There are two saying that I still use often from my father:
1. “Get your head in the game.” Which is probably because there was a little Bud Grant in my father’s motivational style and drive.
2. “Be the cream that rises to the top.” Anyone that had the chance to meet him, would tell you he was exactly that.
Here’s to the fathers, present or not, what they have passed on to us, and what we hope to continue to pass on to our children. Love and miss you, dad.
“Fun is my dad’s favorite. Every time he hooked a fish, he was handing me the rod to reel it in. During my first hunting seasons, he made sure I was the one who would have the shot opportunity. Never once was he thinking about himself, it was always about making sure I had a good time.
In my early teen years, we were bowhunting together and happened to be in a setup in the same tree. A buck stepped out that would have been his largest deer by a good margin, but instead of reaching for his own bow, he immediately turned to me and told me to get ready.
Watching that example has taught me a valuable lesson about what time in the outdoors is really about. I know a lot of people who only judge success by a kill or by a stringer full of fish. But I’ve learned to value having a good time with hunting buddies and soaking up the outdoors over just a notched tag. If we focus on only the end result, we’ve missed what the hunting experience is truly about.”
My dad was one of those guys who was out getting after it year-round. We did a lot of outdoor sports but skiing and hunting were the two things we loved most and spent the most time at. If there was a new hunt or a new area, he didn’t make excuses, he figured things out and he was damn good at it. He hunted bighorn sheep from a raft in one of the most remote areas in the lower 48, the Middle Fork of the Salmon River. He did that well before the internet existed and information was sparse.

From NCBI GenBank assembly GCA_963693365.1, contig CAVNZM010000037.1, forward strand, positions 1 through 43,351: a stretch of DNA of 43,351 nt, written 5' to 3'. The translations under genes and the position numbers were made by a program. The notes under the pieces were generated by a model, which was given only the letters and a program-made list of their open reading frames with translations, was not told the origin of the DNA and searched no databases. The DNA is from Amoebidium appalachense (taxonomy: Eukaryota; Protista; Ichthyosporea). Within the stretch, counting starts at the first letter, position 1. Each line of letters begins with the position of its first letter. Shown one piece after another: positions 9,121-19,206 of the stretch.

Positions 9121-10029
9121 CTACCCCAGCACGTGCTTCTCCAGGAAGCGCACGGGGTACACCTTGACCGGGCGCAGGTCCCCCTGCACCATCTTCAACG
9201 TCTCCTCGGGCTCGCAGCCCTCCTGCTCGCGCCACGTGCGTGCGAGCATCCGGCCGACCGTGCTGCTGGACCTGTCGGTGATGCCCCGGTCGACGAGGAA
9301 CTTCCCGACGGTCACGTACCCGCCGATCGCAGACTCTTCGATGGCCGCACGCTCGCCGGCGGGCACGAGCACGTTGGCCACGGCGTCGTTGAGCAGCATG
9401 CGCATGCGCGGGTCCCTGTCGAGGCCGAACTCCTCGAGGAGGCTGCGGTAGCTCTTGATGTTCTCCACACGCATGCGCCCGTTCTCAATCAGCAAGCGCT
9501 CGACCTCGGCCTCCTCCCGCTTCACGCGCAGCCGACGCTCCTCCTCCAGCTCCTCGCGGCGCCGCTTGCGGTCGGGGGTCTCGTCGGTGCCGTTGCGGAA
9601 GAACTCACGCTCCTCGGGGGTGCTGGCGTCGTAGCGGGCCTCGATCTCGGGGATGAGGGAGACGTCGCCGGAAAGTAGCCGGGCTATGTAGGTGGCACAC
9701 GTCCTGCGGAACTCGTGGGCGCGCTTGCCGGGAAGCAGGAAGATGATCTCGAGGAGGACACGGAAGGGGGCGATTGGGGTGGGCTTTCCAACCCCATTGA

Think about that for a minute; planning and executing an intense wilderness hunt....no internet, no GPS, no inReach, etc. Just badass grit and woodsmanship. His greatest example to me is to get out and go. The weather might suck, the rut isn’t kicked in yet, blah, blah, blah. Don’t make excuses! Once you’re out there you’ll never regret it, especially if you’re out with your kids.
Brady and his dad in their element.
When I was a kid, my mom was a wedding photographer and she was busy on shoots most weekends. This meant my dad had the sole responsibility of entertaining us kids. He had a new archery addiction and he shared this with us. When the weekend hit, he geared us up, hitched the pop-up camper, and we hit as many archery shoots as we could handle. I didn't know it at the time, but through my dad patiently sharing his passion with me, he was helping me form my career. I am now partnered with him in our own archery shop on the Central Coast of California and can honestly say I love my job.
On the right: Joel, his brother and his dad, Scott, sporting bowl cuts, and wheel cams.